Unfortunately, these stories aren't strong enough to stand alone under the oppressive weight of the bosoms pressing down on them, and thus episodes collapse, quite spectacularly at times - a story revolving around an idol performing despite receiving death threats is perhaps the most egregious example of what could have been a good mix of narrative and eye candy that goes utterly awry and ends up being a fan service episode with a sloppy tale that barely props it up. The entire series can probably be epitomised by a single scene at the start of episode five, where a model train is derailed and falls to certain destruction after colliding with a character's breast - imagine the train as its story, and you have a perfect allegory for the failings of the series.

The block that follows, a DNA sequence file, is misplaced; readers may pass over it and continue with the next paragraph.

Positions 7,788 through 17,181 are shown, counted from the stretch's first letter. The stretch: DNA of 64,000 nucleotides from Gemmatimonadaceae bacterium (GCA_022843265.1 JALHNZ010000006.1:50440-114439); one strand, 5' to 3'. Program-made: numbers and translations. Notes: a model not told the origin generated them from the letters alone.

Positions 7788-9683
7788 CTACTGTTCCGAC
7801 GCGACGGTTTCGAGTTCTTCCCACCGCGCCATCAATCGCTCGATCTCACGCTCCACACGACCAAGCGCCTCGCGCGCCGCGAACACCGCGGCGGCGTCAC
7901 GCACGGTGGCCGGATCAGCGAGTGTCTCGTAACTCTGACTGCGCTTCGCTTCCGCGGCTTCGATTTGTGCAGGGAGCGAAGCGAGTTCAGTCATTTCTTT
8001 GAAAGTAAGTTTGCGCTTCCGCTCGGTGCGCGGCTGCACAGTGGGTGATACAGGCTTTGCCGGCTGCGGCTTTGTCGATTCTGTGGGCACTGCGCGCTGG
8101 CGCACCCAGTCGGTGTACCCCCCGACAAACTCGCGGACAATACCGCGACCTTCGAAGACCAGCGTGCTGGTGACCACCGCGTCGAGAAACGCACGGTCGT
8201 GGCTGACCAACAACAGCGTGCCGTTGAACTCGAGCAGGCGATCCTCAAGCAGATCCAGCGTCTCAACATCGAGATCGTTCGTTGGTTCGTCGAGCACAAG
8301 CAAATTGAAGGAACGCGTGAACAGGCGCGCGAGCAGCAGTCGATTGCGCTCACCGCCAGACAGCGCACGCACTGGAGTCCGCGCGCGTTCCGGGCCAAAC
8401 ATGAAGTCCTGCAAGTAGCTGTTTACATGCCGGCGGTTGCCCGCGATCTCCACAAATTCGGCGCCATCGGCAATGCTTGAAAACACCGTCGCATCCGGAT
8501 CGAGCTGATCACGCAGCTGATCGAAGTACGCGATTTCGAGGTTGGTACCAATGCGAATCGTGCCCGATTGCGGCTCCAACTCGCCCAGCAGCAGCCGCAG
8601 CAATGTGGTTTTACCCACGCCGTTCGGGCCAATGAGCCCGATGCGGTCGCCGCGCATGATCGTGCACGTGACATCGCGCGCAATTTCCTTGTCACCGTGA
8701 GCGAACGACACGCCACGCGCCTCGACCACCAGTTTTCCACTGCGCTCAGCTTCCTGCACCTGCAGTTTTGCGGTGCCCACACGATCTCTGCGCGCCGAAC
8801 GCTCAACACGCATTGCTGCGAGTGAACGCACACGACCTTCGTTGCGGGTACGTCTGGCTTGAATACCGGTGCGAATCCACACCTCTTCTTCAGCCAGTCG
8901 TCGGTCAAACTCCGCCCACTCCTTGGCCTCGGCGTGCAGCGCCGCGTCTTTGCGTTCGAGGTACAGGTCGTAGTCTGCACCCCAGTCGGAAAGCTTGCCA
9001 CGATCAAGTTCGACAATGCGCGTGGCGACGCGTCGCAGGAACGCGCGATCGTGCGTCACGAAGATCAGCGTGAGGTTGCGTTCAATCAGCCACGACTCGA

The real frustration of Rail Wars is that sense of what might have been, and you have to wonder whether it was a feeling shared with this anime adaptation's production staff - rumour has it that the show has undergone major changes after the original light novel author proved to be unhappy with the original trailer created for the series, to which the producers had no choice but to comply. We'll never know what their original intentions for this production were, but the result of the rushed reanimation of the series shows noticeably in the first couple of episodes of Rail Wars in particular, with glaring continuity errors in the animation where gloves appear and disappear from a character's hands, and posters flip between different images from shot to shot. None of these problems cause any major issues to your viewing experience in themselves, they simply further speak to a troubled production whose potential has been undermined.